In that spirit, all the course materials for all the data science courses are on GitHub, and could be found with a search like

Coursera GitHub data science

for those who haven’t had a lot of experience with Coursera, the discussion forums are a bit like a university study group or even a book club- a place where people are working through a text until they understand it. In this particular course, I have started some specific threads for the quiz questions to concentrate discussion but I encourage people to join in (or start new threads where one on a topic doesn’t exist) as this is the place for discussing things until they are clear.

One of the jobs of the CTAs is to make sure the honour code is upheld, so we will be removing specific full solutions posted for quiz questions. But I want to make it clear, it is fine and helpful to point people in the direction they should be going. Explaining things is a great way to be sure you understand it.

If you are interested in a particular kind of data, now (in the sense of when it is covered in the lectures “now”) is a golden opportunity to have a go at reading it into R, and having the forums available for help if you have problems trying it out.

One more small tip. If you are the sort of person who likes to calendar things, on the announcements page is a little calendar symbol toward the top right by the heading “Upcoming Deadlines”- that is a subscribable calendar with the course dates.

For getting help effectively in the discussion forums (and this applies to pretty much any coursera course) keep the following in mind:

It can be a big time saver to use the search box at the top of the main Discussion Forum area. If you are getting stuck installing rJava on Ubuntu, it might be an idea to do a search for rJava Ubuntu before posting your own question, to see if there is already collective wisdom to take advantage of.

If you are asking (or answering, being helpful is awesome) keep in mind the forum posting guidelines at the top of every forum text box. A couple of the key points are when asking questions about a problem you are having give lots of context information so it is easier for people to know how to help you, and when asking or answering questions don’t post the answers (or full copy and paste code that gives the answers). A common way people slip up here is by posting all of their question code and asking what am I doing wrong, and once the answer (which is often something like a tiny typo was made) is known then that is effectively a full answer. A very good way of getting and giving help in questions like this is to talk in pseudocode- step by step English instructions of what you want the code to do. It is also just fine to chip in with discussion about particular functions (for example “Because this is a binary file download.file() needs the setting mode=”wb”). Or providing test cases of data that people can use to work out where they went wrong. The goal is to help people get better at solving problems they hit when working with data, so that when they are no longer part of a course they can solve their own problems, this is why the best way to help is to guide people toward a solution rather than give it.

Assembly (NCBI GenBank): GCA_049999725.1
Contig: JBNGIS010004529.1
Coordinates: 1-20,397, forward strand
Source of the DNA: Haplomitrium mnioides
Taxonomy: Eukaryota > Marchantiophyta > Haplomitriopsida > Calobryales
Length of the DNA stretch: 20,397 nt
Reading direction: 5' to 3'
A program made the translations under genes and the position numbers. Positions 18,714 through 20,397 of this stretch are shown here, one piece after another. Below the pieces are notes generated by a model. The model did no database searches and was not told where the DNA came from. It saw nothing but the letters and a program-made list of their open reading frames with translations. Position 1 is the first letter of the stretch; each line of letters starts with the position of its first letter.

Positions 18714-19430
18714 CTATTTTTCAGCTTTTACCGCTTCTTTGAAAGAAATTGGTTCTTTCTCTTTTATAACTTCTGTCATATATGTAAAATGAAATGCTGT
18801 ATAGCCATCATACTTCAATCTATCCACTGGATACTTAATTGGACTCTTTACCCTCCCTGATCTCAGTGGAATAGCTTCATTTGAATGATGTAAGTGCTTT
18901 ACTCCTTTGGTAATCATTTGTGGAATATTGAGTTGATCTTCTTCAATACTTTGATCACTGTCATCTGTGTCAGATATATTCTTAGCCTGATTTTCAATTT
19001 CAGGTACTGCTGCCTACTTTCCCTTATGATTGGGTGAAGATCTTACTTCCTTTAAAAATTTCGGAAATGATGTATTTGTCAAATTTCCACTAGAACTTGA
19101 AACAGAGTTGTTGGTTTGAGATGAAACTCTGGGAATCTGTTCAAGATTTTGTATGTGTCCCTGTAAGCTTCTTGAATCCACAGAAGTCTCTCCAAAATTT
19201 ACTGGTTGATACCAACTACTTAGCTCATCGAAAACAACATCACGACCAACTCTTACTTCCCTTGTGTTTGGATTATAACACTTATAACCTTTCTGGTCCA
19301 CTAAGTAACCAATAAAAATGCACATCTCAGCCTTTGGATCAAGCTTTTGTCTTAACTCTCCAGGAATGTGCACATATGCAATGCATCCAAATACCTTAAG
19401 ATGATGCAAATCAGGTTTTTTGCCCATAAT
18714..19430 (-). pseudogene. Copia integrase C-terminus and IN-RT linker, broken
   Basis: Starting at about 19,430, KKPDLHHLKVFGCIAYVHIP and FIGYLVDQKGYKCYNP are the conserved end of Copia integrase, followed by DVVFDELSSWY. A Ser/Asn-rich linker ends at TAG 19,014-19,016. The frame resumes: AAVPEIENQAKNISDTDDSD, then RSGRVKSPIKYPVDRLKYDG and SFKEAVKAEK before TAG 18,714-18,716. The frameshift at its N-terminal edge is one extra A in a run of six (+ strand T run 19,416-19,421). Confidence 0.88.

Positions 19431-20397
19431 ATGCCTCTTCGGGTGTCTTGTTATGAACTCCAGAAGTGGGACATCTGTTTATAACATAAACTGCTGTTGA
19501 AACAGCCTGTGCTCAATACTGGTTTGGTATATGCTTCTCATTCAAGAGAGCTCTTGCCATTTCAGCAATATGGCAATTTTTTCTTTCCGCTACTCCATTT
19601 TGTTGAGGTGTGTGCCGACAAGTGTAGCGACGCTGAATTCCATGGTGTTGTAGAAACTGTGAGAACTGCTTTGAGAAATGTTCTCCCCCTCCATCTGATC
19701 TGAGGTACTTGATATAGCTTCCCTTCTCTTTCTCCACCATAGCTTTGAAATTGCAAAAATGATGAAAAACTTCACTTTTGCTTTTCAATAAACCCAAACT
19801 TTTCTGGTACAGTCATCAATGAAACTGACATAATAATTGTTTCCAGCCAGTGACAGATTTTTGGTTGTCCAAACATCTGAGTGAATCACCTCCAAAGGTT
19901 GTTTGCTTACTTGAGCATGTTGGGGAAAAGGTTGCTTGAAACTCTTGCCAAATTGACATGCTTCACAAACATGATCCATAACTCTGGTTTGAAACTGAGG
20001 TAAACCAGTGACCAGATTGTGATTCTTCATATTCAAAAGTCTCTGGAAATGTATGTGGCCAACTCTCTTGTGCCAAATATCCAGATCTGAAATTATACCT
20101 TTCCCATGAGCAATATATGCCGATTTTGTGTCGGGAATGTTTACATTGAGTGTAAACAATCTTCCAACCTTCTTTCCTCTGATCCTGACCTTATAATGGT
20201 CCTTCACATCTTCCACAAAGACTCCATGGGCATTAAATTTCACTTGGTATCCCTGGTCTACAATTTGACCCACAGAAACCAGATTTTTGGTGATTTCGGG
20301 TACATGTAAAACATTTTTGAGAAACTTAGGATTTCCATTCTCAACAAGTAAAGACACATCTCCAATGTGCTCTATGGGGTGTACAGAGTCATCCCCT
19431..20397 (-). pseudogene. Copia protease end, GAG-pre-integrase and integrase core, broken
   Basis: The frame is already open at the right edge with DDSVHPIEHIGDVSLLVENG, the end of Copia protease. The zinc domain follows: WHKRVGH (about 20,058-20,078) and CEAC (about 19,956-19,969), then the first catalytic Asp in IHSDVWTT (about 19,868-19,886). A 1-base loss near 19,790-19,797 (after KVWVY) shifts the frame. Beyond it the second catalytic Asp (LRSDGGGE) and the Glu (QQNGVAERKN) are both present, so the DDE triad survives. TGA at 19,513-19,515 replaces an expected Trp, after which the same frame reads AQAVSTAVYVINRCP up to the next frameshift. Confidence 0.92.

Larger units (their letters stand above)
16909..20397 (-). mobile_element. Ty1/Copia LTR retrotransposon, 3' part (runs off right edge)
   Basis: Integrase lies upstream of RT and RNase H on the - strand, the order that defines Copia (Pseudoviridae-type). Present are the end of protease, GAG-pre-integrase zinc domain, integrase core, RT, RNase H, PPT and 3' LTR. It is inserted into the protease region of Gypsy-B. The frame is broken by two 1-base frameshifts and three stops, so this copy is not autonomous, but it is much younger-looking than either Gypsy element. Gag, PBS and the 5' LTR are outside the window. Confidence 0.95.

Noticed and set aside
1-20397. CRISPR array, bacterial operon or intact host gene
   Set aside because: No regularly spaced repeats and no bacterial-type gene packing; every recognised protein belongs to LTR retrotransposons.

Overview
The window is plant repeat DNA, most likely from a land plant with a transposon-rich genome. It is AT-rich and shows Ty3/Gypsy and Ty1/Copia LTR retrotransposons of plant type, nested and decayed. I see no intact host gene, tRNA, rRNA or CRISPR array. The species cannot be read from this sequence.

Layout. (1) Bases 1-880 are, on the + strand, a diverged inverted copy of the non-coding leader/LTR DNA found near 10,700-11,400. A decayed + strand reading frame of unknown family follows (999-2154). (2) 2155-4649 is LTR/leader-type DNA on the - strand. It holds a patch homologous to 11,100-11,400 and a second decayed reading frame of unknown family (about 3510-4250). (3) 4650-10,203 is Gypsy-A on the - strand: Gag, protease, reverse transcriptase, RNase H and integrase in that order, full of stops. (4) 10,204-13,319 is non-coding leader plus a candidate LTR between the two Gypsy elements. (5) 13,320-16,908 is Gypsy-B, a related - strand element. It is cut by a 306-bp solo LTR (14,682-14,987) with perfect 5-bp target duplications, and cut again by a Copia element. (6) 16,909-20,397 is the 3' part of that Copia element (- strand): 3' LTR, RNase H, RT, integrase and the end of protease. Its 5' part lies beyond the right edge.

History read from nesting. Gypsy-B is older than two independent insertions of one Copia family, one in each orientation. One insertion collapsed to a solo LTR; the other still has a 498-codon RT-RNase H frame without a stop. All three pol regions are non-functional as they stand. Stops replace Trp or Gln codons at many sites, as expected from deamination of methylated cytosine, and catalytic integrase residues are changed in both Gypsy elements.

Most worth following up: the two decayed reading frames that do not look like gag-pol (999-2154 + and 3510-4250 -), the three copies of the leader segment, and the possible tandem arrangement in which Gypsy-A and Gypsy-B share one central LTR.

It helps to think of the quizzes as homework assignments, not in-class quizzes. The course wants you to experience doing things in practice and applying principles to new data sets, not just answering by repeating lecture slides. It is OK (and time efficient) to look at the quiz before watching the lectures to see what to pay a lot of attention to. You will be expected to use the lectures as starting points and research the answers.